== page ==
Tesla was one of many companies hacked, with hackers claiming to have accessed livestreams from 222 cameras at Tesla’s factories and warehouses.
A group of hackers broke into Verkada, a technology startup, and gained access to over 150,000 internet-connected security camera streams. Other companies, such as Equinox and Cloudflare, were also impacted by the security breach, which gave hackers access to some of their facilities. The hack also uncovered an incident in which eight hospital employees pinned a man to a bed in a Florida hospital.
In total, 222 of Tesla’s cameras were compromised around the company’s facilities.
In Tesla’s case, the company said (via Bloomberg):
“Based on our current understanding, the cameras being hacked are only installed in one of our suppliers, and the product is not being used by our Shanghai factory or any of our Tesla stores or services centers. Our data collected from Shanghai factories and other places mentioned are stored on local servers.”
The breach was performed by a group of international hackers who “intended to show the pervasiveness of video surveillance and the ease with which systems could be broken into,” Tillie Kottmann, a hacker for the group, said. Kottmann didn’t identify whether it was their real name and chose to be identified with they/them pronouns.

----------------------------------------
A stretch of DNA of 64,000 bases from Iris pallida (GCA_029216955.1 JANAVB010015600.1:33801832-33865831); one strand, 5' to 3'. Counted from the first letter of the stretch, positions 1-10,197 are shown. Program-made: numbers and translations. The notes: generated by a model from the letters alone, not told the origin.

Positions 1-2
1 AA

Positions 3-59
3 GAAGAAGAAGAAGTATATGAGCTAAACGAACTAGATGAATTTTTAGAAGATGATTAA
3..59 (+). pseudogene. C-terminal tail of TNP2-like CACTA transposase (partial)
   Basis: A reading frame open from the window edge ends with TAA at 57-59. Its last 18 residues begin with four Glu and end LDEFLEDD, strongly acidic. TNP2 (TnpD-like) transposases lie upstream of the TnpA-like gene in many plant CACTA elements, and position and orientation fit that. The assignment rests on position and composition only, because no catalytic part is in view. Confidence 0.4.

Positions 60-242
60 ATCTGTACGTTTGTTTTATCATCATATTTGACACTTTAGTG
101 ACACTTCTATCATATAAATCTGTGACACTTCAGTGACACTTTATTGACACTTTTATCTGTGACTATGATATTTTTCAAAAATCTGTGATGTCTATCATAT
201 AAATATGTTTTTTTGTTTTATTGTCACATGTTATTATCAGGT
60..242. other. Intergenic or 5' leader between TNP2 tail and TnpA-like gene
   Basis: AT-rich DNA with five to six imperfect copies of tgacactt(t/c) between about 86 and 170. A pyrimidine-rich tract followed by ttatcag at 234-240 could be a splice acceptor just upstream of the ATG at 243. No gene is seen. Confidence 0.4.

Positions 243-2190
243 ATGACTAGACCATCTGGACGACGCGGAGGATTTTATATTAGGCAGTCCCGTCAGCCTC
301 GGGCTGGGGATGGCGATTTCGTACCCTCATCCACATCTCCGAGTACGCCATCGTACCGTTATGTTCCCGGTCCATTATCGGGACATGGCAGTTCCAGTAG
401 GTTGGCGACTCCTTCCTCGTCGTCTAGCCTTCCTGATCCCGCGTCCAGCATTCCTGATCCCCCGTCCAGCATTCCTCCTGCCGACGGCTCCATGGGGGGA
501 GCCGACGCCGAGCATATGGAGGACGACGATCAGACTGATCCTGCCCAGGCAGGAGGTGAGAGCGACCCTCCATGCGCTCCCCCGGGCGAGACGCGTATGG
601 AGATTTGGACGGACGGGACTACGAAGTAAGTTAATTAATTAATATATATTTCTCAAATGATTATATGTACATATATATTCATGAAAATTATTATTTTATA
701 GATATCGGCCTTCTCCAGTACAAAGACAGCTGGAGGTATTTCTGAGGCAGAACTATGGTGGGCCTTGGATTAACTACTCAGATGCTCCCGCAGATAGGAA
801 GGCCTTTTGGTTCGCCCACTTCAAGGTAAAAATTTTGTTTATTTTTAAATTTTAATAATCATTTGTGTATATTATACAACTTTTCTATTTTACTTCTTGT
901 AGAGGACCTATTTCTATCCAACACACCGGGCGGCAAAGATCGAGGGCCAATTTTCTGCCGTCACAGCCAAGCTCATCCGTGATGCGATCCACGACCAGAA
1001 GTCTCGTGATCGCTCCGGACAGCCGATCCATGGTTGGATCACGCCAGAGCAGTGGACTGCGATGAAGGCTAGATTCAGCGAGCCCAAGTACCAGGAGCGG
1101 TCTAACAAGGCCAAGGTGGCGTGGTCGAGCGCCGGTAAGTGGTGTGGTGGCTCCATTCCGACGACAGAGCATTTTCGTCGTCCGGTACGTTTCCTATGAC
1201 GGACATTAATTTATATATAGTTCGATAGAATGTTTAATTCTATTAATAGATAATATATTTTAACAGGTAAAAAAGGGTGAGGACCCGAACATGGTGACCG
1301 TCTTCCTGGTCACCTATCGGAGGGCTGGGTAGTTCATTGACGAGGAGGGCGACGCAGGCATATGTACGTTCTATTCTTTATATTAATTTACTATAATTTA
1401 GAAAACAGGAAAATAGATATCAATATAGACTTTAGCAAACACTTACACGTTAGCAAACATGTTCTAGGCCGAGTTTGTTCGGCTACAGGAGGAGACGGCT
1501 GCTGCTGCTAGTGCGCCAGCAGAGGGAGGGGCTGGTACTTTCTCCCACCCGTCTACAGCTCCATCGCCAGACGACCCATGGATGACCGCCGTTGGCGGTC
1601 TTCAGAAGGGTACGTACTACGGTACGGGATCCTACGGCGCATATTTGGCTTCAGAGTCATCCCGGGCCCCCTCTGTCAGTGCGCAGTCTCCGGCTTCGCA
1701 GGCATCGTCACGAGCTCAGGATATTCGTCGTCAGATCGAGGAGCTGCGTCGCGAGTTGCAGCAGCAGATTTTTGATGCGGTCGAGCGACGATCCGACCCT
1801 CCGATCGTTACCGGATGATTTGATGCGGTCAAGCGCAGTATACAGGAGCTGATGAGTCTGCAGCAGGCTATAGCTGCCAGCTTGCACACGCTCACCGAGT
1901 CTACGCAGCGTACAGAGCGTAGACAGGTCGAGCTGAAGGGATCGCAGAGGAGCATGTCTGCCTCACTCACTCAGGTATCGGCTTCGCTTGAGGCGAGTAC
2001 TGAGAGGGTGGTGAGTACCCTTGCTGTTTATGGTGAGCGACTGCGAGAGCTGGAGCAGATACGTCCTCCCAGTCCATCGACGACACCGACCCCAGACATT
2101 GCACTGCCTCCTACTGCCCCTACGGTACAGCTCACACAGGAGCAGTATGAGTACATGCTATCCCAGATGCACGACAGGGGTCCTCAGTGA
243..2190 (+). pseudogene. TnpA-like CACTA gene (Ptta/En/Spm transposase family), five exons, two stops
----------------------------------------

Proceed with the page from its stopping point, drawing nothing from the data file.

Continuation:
Kottman also said that some reasons for the hacking include:
“…Lots of curiosity, fighting for freedom of information and against intellectual property, a huge dose of anti-capitalism, a hint of anarchism — and it’s also just too much fun not to do it.”
As a result, Verkada spokespeople said in a statement that, “We have disabled all internal administrator accounts to prevent any unauthorized access.”
Tesla has been the subject of a number of hacking attempts in the past. Egor Igorevich Kriuchkov, a Russian citizen accused of conspiring to hack the network of a US corporation and add malware to company networks, contacted a company employee in August 2020. A Giga Nevada employee was offered $1 million by Kriuchkov to install the malware, which would enable hackers to take over Tesla’s information security team. The scheme fell through when a Giga Nevada employee alerted the FBI, who arrested Kriuchkov on August 22, 2020.
It’s uncertain if the most recent security breach would result in criminal charges. Although Tesla was one of the targets of the attack, the security breach also impacted hospitals, prisons, schools, and police departments.